No Justice, No Peace

Today marks Stop Police Brutality Day, a day of action used to expose the lasting effects of police abuse. As many people of color know, police brutality often goes beyond the context of excessive physical force and can also include verbal intimidation or degradation. A study performed by Steven A. Tuch and Ronald Weitzer, titled “Race and Perceptions of Police Misconduct” shows how African American communities have different perceptions of police presence:

…verbal and physical abuse, unwarranted stops—are likely to be experienced as unfair, disrespectful, and intrusive “procedures.”

Unfortunately, cases of verbal abuse or everyday intimidation are not likely to be in the news. Weitzer and Tuch point out that “…more Americans believe that police verbally and physically abuse citizens than the number who report a personal experience with these actions.” With only a portion of police brutality getting noticed, extreme cases, like Rodney King’s, make headlines. The public is only being made aware of a fraction of this epidemic.

Everyday experiences of Black Americans are frequently going unheard. The National Police Misconduct Statistics and Reporting Project highlights just how often people are victimized by police:

  • There were 6,826 victims of police brutality in 2010
  • 23.8% of these cases were categorized as using excessive force
  • Of the these cases, 56.9% involved the use of physical force, which includes fist strikes, throws, choke holds, baton strikes, and other physical attacks
  • There were 127 fatalities

The most recent research gathered by the Malcolm X Grassroots Movement, Black Left Unity Network, and U.S. Human Rights Network report that from January to June 2012 there have been 120 state-sanctioned murders of Black people in the United States – that is one killing every 36 hours.

Growing up, we are taught that when someone is being hurt, you call the police. Who do you call when the police are doing the hurting? In order to stop police brutality, our voices need to be heard. For immediate action, there are a number of protests happening today around the country that we encourage you to participate in.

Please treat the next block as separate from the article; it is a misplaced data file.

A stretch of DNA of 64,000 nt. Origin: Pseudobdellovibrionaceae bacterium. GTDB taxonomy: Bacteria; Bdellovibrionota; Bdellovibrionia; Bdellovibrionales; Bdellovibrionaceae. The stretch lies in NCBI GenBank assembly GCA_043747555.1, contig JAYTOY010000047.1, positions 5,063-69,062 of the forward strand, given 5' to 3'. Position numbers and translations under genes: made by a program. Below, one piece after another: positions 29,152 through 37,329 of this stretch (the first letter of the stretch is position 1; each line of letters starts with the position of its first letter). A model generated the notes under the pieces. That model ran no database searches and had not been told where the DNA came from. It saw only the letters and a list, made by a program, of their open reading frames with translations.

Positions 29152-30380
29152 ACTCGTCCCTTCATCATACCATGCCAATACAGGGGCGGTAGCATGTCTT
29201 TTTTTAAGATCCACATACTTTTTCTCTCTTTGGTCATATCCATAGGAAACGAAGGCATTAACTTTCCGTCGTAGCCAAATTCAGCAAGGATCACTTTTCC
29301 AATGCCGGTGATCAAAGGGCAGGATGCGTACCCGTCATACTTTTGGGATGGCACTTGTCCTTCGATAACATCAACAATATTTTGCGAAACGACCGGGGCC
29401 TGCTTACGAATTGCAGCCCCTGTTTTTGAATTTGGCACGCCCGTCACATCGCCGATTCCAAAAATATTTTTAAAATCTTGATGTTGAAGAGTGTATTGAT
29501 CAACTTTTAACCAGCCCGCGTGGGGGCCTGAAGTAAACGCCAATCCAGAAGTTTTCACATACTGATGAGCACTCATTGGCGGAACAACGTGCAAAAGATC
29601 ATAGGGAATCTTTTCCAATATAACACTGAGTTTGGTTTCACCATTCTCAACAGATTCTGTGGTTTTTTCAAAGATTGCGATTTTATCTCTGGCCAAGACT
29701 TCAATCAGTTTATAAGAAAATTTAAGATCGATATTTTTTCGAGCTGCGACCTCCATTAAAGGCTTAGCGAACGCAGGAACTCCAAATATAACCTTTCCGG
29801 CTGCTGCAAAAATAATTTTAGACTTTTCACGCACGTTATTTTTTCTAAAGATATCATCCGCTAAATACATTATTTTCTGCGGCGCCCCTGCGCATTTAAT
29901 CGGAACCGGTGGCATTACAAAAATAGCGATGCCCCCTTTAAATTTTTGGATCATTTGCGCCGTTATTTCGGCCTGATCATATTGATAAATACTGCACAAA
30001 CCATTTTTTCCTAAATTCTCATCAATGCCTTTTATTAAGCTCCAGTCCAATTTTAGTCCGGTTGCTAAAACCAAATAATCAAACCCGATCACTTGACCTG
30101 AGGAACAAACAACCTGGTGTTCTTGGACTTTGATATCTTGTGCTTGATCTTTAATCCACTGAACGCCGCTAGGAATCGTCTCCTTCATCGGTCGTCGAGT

by Danielle Tascone

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4 Comments

  1. Natasha P.

     /  October 24, 2012

    It doesn’t surprise me that a number of cases of police brutality or cases that involve the use of excessive force go without sanction or report. The police and the criminal justice system have a long history muddled with discrimination, profiling and the mistreatment of people of color. Criminalization of people of color, especially Black men, takes place daily through the use of the stereotypes we see every day in mass media and in some cases, even in the home or at school. But even before that, we can take that criminalization back centuries. So, it’s no wonder why many people don’t report police misconduct or the reports never make it through the proper channels to get reviewed. In the scheme of the hegemonic state that we currently live in, the police could be considered a part of the elites, in that they possess a power, provided to them by the state. Unfortunately, as we’ve seen in increasing cases of wrongful deaths where the police are involved, they don’t always use this power for good, but rather to reinforce the hegemony and leave some groups, mainly people of color, marginalized. Yet, together, as has been proven in the past, we can work toward bringing these abuses to light and work to change the policies that allow for police wrongdoings to go unpunished.

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  2. Emily S.

     /  October 25, 2012